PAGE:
I use applied mathematics to understand how the brain works. The brain is a highly complex piece of biological machinery, compartmentalized into several subsystems and made up of hundreds of billions of cells. The mechanisms that underlie brain processes, such as vision, learning, action, cognition, have been the object of intense inquiry for hundreds of years. Computational Neuroscientists strive to provide a description of the mechanisms that underlie such processes in the form of realistic models of the brain. Study of the properties and performance of these models allows one to evaluate the epistemic adequacy of available experimental data and the consistency of theoretical formulations.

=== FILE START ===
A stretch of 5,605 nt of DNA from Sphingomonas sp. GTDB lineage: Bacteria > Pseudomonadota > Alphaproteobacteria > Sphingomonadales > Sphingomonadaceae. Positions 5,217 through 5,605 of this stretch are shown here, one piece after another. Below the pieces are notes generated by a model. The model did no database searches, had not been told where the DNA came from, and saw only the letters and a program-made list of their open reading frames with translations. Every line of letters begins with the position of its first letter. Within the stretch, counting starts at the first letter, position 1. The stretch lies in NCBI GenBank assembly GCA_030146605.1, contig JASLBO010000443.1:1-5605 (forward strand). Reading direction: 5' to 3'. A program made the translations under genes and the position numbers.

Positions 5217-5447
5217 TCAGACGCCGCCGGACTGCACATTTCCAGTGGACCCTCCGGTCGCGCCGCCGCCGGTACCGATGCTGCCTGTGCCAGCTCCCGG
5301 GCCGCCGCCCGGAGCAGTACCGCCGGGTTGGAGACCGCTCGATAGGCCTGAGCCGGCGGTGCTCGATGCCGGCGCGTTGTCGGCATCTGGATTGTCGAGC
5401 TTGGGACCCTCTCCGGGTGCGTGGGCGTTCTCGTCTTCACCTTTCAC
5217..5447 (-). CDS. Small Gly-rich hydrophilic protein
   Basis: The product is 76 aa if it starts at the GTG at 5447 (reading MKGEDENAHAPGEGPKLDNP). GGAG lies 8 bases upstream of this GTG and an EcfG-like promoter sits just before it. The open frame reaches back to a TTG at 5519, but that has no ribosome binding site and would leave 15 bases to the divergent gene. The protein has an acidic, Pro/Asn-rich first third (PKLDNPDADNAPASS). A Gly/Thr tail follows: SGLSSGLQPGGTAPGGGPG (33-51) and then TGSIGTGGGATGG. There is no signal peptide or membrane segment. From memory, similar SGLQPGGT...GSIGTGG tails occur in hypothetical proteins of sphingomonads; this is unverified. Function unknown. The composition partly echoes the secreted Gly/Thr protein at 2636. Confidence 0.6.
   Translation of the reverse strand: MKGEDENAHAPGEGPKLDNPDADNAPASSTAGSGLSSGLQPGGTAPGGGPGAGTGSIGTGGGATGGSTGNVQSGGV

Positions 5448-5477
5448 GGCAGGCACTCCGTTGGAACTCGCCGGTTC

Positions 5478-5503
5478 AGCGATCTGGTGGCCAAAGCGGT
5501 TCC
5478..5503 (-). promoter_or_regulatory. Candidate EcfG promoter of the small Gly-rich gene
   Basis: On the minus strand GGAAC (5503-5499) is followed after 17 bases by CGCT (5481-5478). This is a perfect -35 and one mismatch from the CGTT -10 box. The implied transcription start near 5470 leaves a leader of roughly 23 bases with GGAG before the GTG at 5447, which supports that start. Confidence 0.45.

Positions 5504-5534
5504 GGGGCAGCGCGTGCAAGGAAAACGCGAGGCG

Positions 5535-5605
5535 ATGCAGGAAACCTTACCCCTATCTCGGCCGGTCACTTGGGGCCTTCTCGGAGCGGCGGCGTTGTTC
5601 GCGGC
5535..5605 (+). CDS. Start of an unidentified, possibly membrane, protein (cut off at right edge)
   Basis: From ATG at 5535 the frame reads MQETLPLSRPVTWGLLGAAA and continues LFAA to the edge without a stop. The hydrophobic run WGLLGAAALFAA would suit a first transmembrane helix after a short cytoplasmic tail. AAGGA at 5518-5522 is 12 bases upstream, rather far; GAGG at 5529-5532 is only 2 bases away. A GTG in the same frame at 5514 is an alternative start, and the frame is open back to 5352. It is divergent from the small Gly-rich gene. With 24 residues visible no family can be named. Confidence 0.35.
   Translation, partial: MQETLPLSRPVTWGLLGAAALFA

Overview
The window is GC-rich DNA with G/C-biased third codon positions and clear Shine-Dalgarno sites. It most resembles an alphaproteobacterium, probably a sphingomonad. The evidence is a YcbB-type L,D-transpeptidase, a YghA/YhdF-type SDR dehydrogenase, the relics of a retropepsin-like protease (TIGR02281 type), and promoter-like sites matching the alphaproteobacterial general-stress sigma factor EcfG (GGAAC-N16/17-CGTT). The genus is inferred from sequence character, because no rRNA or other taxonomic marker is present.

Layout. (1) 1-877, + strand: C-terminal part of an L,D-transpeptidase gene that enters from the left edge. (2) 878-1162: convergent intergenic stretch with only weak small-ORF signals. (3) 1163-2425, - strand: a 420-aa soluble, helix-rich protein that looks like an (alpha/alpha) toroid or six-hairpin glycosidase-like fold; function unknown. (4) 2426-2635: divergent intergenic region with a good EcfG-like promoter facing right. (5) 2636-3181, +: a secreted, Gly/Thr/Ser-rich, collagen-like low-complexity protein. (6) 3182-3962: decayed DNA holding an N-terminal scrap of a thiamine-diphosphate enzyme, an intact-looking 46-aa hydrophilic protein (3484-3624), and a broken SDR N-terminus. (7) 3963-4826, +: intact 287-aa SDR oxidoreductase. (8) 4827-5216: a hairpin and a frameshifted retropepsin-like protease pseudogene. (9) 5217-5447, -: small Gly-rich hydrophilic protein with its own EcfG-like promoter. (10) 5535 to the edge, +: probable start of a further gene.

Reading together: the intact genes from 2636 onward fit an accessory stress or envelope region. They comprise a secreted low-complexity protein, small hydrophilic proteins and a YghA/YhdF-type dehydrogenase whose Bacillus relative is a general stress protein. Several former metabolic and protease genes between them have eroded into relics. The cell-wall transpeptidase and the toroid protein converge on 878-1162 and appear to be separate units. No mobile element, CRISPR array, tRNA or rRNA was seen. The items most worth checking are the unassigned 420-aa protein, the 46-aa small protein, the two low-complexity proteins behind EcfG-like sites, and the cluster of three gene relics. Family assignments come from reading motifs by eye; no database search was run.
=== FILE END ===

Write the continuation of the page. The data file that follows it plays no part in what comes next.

I place particular emphasis on efforts to understand how the brain generates and controls purposeful movements such as orienting the eyes and the head towards object. What are the areas of the brain that participate in these processes and how do they generate the signals that control the relevant effectors? How are movement variables represented in the spatial and temporal properties of populations of neurons? How do the laws of physics, the geometry of objects manipulated and their mechanical properties influence command signals? I explore these and other questions by studying the neural control of movements of the eyes, the head and the arm. I am interested in the movement related activation of brain regions, the behavioral relevance of the discharge patterns of the neurons they contain, the connections they establish with other neurons and the psychophysics of movements evoked when units of the relevant neural networks are activated or lesioned. Finally, I use computer assisted neuronal modeling to evaluate the epistemic adequacy of the data and the consistency of the models they motivate.